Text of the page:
An issue to be addressed is the continued implicit colonial shadow present upon much of Latin America during the 20th century, even after supposed decolonization had occurred. Colonial control of Latin America before the 20th century oversaw systemized racist hierarchies, unequal land ownership between the top few richer families and the poorer classes, and the forceful application of foreign cultures with the domestic. As Dr. Holt noted in her lecture on Monday, the legacies of colonialism—economic, social and political—are what “set the stage for the entrenched inequalities that characterize much of Latin America today.”
Selfish foreign intervention did not stop after national independence for many Latin American countries, however. The propped-up governments and proxy wars of the Cold War served to continue colonial control by another name. On page 318 of the “Upside Down” piece, Eduardo Galeano notes that for much of the 20th century, capitalism of the West and the “real socialism” of the Eastern bloc vied for influence in the countries still seeking an independent role in the global order. The problem here, for Latin-American countries who tried to emulate or capitulate to either side, was the truth that “so-called socialism had sacrificed freedom” and that “capitalism sacrifices justice day in, day out.” Any attempt at self-governance that clashed with either ideology was often met with both covert and public organized backlash from the two giants of the Cold War.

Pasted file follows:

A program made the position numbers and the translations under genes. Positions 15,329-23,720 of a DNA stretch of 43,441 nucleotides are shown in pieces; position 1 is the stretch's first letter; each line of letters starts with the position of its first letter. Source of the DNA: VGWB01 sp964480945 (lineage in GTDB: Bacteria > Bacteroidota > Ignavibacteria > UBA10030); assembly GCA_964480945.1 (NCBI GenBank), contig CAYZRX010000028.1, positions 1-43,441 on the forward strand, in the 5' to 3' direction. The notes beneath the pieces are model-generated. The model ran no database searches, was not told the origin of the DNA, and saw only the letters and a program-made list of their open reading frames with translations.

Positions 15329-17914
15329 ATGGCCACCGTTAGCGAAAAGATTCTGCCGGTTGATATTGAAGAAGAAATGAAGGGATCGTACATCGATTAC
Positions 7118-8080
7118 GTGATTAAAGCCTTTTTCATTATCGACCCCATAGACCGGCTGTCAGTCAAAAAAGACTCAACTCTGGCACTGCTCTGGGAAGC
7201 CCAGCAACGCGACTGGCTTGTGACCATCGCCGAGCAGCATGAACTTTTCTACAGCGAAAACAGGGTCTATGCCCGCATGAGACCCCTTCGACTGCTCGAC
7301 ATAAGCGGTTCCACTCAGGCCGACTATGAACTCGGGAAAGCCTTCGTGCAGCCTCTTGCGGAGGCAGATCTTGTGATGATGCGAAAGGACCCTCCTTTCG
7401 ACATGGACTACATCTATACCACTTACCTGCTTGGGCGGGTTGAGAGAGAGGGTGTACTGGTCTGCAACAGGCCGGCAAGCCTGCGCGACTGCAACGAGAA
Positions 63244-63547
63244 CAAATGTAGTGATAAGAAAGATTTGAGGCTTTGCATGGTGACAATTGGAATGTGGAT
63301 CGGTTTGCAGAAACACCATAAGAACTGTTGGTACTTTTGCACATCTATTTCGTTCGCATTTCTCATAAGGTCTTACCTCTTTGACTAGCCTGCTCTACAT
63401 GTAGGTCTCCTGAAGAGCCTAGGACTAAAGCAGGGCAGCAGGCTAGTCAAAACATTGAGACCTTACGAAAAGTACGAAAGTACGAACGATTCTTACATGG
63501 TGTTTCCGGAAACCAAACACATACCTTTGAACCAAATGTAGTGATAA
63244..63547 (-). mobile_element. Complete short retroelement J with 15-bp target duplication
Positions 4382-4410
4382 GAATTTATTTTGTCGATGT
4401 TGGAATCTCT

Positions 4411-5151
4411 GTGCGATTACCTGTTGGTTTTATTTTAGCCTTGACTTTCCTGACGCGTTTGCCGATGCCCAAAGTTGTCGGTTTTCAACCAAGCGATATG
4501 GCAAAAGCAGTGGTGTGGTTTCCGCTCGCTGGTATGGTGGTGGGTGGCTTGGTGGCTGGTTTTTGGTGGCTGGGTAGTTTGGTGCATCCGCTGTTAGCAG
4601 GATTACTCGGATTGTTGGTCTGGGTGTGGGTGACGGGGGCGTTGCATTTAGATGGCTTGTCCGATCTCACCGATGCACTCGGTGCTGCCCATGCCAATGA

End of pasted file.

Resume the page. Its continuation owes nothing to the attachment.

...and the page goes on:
These two paths were often not just suggestions, but rather mandates in some cases for certain unfortunate countries. The United States, in its efforts to stem communism from reaching its doorstep, opted to meddle in Latin American affairs to prop up candidates and groups to power. As Dr. Holt noted, the U.S. was originally optimistic about Fidel Castro’s rise to power in Cuba. However, after seeing that his policies did not agree with the U.S.’s goals, they opted to first militarily intervene, which was met with utter failure. In chapter 8, page 160 of the Bayly reading, Bayly recounts the U.S. economic counteroffensive, with the setting up an economic blockade that drove Cuba towards greater political dependency on the USSR, found to be an erroneous decision after the dissolution of the USSR in 1991.
In one case, both the USSR and the United States played the political game with Chile’s government. On chapter 8, page 159 of the Bayly reading, Salvador Allende is said to have become the president of Chile in 1970 with Soviet financial support, as well as backing being given for his later national policies. However, Bayly also stresses the fact that Augusto Pinochet, overthrowing Allende in 1973, had had financial and diplomatic backing from the American government and the CIA as well. In the pursuit of global hegemony over the other side, the U.S. and the USSR were no better than the earlier colonizers of Latin America in their consideration of these countries as pawns.